Research and Policy Coordinator for Bullying Prevention Initiatives
Department of Education
Leads the government-wide campaign against bullying, working to educate school districts and governments at all levels on what they can do to protect young people from this painful and sometimes fatal problem.
Lady Gaga may be a high-profile public face in the fight against bullying, but 26-year-old Deborah Temkin is playing an important parallel role in making it a topic for national action.
An expert on the subject at the Department of Education, Temkin delves into the research on bullying, and offers information and guidance to top leaders on what is relevant to policy and programs. She also provides advice on what federal, state and local governments can do to take action to prevent further victimization.
“At 26 years old and leading these high-profile efforts, people looked at her and were probably initially thinking, ‘Who’s this girl?’” said Kevin Jennings, former assistant deputy secretary of education.
“But Deborah established herself with a deep understanding of the issue. She’s a rare talent who can translate the research into practical terms,” Jennings said. “She won respect and credibility by being able to lay it out and make people understand why it’s important.”
As the bullying prevention coordinator, Temkin has a hand in all Department of Education activities on bullying, including planning educational events, providing talking points for top officials, responding to correspondence, designing research projects and coordinating work on bullying prevention with nine other departments.
In 2010, after several high-profile suicides linked to bullying, the Department of Education was charged with coordinating a government-wide response. Jennings, who designated Temkin as the project lead, said she “galvanized the government and, by extension, the nation.”
Bullying has become endemic in America’s schools. Studies show that upwards of one-third of all students report experiencing bullying—physical, emotional and social—and three-quarters report witnessing it.
When states and school districts clamored for federal guidance on how to develop policies and legislation, Temkin pulled together information for a memorandum issued by Education Secretary Arne Duncan.
It provided examples of legislative components from state laws on bullying, such as the definition of prohibited conduct, characteristics of students who historically have been targeted and provisions for establishing school anti-bullying policies. The memo served both to inform state legislatures as they passed more than 30 new bills on bullying between 2010 and 2011, and as the basis for an in-depth study on the content of anti-bullying laws that the Department of Education released in December 2011.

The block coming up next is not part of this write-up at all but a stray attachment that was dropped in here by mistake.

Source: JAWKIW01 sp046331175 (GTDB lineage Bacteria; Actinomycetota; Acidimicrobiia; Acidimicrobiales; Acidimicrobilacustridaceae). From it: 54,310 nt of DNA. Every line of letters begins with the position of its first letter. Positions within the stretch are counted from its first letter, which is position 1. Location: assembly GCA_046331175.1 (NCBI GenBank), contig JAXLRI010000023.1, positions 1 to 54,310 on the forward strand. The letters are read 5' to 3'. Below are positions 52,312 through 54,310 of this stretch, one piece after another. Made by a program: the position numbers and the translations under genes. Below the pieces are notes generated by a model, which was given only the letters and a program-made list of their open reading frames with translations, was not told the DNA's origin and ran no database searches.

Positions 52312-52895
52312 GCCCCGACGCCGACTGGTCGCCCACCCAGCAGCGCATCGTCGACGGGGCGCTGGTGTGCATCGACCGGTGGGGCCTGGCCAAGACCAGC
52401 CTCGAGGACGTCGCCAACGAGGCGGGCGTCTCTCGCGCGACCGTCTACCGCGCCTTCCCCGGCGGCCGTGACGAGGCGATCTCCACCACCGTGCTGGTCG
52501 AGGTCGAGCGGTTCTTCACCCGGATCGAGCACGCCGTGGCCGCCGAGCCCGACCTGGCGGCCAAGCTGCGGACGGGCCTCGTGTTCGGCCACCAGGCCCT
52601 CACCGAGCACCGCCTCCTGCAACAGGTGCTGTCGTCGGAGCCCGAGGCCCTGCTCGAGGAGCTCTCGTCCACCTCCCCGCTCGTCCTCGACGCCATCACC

“Deb is the go-to person on the issue,” said Kristen Harper, special assistant at the Department of Education. “If there’s anything to do with bullying, she is there.”
Temkin, who is completing a doctorate on bullying prevention, also organized the first White House conference on bullying prevention that was held in 2011. She was energized by the attention it garnered thanks to a keynote address by President Obama.
“We are definitely seeing more awareness and efforts around this issue,” Temkin said. “Kids are realizing their rights and standing up for themselves.”
She also organized two summits on bullying prevention for federal partners and led an interagency effort to create StopBullying.gov, a website that provides information from government agencies on how people can prevent or stop bullying. Temkin keeps in close communication with, and offers technical assistance to many individuals and organizations working on bullying prevention. This includes Lady Gaga’s Born This Way Foundation, which works to fight bullying, and documentary filmmaker Lee Hirsch, who made a movie about bullying.
Temkin said one of the most heartbreaking aspects of her job is responding to calls, emails and letters from children who are in painful situations, or from their parents who are trying to figure out what to do.
“I provide resources, but I can’t intervene on individual cases,” she said. “I sometimes hear my mom’s voice in those calls, concerned for their children’s safety, and it breaks my heart. They motivate me to continue to keep working on this problem.”
Temkin learned about the issue the hard way, as a victim of bullying by a former friend who turned on her and who drew others into the scheme to exclude her at school. Her school either did nothing, she said, or made things worse using typical, but ineffective, conflict resolution approaches.
She thought about pursuing a career in education but changed her mind. “I wanted to work at the policy level to have broader impact,” she said.
In 2009, Temkin approached Jennings at an International Bullying Prevention Association conference, told him she had dedicated her life’s work to bullying prevention and asked if she could work for him. The agency had no open positions, but Temkin moved to Washington anyway to work as an unpaid intern. Now others seek her out for her bullying prevention know-how.
One of her many current activities involve developing ways to get better trend data to know whether the problem is getting better or worse. One of the complications is that different sources define bullying differently. Temkin, in coordination with the Centers for Disease Control and Prevention, is working with experts in the field, to create a common definition.
Jennings said that Temkin’s drive and commitment to public service is a model for others her age, and all ages. “She is exactly the kind of young person we want in public service and who we need to encourage and retain,” he said.